We can approximate the difference in g between two compounds due to pressure as:

\Delta g = P(v_1 - v_2)

All we need to evaluate this expression numerically are number densities for two different phases. Let’s choose two phases of Si – cubic ground state (v1 ~20 *10-30 m3) and high pressure (v2 ~14*10-30 m3).[2] Then:

\Delta G = (100,000 Pa)(6*10^{-30} m^{3}) \approx 3 * 10^{-6} eV/atom!

Again, the effect of ambient pressure is several orders of magnitude smaller than what we care about.

Of course, one could always crank up the pressure – a lot. For example, the high-pressure phase of Si is calculated to be about 0.3 eV/atom higher in energy than the ground state (according to DFT-GGA),4 making it quite unstable under ambient conditions. However, according to our calculation above, if we crank up the pressure to about 100,000 times ambient conditions,[3] the effect of pressure would be just enough to overcome the calculated energy difference. Nature agrees – Si is known to transition to the high-pressure form at 112,000 times pressure compared to ambient conditions.[4] So pressure can certainly have an effect in extreme conditions.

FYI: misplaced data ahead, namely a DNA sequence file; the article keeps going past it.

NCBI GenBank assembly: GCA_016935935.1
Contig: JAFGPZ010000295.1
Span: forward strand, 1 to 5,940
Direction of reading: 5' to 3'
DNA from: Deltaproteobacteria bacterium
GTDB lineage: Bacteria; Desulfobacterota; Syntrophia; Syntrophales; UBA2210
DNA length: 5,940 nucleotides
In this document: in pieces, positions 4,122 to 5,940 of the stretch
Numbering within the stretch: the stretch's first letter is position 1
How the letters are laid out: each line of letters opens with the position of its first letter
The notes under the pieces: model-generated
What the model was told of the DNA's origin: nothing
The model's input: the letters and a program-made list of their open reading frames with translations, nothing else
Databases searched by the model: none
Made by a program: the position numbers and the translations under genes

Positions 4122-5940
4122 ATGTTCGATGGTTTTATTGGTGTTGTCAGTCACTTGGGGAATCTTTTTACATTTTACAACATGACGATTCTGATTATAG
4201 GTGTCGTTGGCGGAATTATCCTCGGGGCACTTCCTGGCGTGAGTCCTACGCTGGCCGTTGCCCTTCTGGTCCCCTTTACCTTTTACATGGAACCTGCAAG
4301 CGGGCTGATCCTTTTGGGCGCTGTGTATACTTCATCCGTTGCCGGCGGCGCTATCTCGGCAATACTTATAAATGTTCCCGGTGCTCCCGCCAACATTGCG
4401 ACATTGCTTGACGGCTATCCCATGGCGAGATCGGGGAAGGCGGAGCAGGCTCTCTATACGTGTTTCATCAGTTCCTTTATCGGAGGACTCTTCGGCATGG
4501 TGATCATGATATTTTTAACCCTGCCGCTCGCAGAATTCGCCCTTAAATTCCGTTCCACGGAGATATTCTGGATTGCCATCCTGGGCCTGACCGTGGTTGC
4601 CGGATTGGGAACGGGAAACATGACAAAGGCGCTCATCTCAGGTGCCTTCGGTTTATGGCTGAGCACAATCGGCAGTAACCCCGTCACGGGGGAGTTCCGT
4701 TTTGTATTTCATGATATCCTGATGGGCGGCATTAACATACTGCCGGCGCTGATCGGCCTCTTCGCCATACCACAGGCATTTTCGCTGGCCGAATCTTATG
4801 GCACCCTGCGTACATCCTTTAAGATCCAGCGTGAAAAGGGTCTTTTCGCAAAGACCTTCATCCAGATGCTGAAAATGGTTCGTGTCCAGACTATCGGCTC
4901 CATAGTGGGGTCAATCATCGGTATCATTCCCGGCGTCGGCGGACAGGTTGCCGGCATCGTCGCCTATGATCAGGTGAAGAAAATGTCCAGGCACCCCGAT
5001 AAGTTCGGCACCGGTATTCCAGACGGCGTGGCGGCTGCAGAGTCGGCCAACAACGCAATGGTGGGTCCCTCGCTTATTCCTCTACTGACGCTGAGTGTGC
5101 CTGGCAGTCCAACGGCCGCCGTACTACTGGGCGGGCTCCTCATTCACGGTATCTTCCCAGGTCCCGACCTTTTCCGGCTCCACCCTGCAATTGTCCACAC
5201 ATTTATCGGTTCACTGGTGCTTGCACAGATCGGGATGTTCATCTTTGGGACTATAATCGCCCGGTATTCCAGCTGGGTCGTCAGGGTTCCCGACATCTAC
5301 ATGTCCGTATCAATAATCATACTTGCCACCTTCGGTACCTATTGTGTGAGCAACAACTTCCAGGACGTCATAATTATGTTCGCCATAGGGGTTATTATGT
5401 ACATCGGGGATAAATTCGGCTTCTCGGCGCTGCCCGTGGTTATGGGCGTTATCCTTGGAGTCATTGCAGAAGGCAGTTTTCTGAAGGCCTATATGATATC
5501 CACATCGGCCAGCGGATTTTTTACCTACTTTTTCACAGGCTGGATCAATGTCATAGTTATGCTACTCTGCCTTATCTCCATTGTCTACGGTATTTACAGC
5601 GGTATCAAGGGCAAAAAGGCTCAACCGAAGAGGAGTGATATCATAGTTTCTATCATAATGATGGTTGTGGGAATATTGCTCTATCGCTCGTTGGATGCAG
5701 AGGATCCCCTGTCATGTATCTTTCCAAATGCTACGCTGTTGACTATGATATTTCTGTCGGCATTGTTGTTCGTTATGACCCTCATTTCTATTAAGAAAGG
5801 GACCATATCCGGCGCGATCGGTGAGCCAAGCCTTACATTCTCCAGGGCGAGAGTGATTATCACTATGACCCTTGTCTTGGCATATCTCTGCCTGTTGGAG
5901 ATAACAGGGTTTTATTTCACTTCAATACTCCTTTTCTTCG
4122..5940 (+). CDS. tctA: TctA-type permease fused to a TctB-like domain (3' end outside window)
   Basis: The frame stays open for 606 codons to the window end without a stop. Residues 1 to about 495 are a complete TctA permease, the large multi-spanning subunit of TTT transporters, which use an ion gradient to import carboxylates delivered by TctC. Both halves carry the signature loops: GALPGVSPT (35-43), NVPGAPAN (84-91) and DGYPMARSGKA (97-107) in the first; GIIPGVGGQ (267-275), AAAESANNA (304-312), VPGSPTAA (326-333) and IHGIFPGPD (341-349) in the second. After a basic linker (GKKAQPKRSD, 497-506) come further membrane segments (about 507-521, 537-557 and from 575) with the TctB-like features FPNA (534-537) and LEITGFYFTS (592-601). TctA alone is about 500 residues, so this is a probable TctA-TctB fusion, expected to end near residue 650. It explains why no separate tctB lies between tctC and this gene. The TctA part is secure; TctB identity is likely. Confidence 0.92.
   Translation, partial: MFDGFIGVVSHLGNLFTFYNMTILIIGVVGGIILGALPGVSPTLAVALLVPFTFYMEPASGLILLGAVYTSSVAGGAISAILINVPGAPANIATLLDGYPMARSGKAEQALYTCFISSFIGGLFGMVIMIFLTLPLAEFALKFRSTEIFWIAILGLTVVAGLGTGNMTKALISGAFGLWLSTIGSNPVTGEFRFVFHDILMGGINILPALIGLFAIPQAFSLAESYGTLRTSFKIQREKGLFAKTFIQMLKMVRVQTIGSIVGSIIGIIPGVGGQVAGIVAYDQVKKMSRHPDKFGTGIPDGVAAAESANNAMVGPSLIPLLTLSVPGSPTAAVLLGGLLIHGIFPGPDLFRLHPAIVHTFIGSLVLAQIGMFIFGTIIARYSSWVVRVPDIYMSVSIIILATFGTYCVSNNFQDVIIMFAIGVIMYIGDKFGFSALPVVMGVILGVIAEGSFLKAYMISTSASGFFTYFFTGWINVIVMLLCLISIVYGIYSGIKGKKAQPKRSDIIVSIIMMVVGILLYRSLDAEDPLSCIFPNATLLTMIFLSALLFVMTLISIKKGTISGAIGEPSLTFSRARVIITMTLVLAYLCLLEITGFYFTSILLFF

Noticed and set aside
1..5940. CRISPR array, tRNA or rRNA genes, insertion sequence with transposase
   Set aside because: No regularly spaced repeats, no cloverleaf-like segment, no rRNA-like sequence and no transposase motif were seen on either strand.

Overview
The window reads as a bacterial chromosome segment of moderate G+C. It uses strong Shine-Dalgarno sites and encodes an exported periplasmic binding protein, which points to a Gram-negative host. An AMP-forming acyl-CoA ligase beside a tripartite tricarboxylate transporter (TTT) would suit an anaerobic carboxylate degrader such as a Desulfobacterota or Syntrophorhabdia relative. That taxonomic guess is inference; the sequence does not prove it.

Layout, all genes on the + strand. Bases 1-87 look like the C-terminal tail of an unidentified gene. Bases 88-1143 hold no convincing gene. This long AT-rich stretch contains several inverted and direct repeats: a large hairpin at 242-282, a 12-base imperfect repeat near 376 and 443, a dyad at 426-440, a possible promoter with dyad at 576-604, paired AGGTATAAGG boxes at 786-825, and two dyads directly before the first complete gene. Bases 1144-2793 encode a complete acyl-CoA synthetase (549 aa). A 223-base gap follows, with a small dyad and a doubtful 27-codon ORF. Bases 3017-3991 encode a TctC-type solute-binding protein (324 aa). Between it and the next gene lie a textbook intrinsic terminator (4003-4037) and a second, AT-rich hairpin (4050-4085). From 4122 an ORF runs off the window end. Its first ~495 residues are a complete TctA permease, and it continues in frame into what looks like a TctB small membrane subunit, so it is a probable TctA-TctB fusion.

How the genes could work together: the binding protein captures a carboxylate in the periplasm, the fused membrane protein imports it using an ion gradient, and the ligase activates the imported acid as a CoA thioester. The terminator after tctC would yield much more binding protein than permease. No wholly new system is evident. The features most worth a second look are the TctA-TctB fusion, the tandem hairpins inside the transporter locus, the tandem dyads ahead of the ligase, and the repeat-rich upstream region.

The effect of pressure on gases

The assumption that V is about the same order of magnitude for all compounds breaks down for gases. Fortunately, the product PV for a gas can be evaluated using the ideal gas law:

PV = kT  \approx 0.025 eV/atom! \mbox{(at 300K)}

Interestingly, the effect of pressure on the Gibbs free energy depends strongly on the temperature. Note that in contrast to solids, the effect of pressure on gases is large enough that it should be added to the calculations even in normal situations.


[1] Note that pressure can have an effect on S; a fundamental thermodynamic relation equates (\frac{\partial S}{\partial P})_T and -(\frac{\partial V}{\partial T})_P (or the product of the volume and coefficient of thermal expansion).
[2] I’m using experimental volumes for v at ambient pressure; they’re generally very close to DFT values. Data is from the Materials Project. Ground state (cubic) is mp-149, high pressure (beta-Sn) is mp-92.
[3] Note: to keep the math simple and easy for everyone to follow in their head, I was a bit sloppy with the rounding. If you follow the math more closely you would predict a transition closer to 75,000 times ambient pressure.
[4] Reported in “Phases of Silicon at High Pressure” by Hu and Spain.

Phase diagram comic

One of the more powerful tools in materials screening is the computational phase stability diagram. Unfortunately, it is only utilized at the moment by a few research groups (although I do see its usage increasing), and I thought that a comic book about them might improve the situation.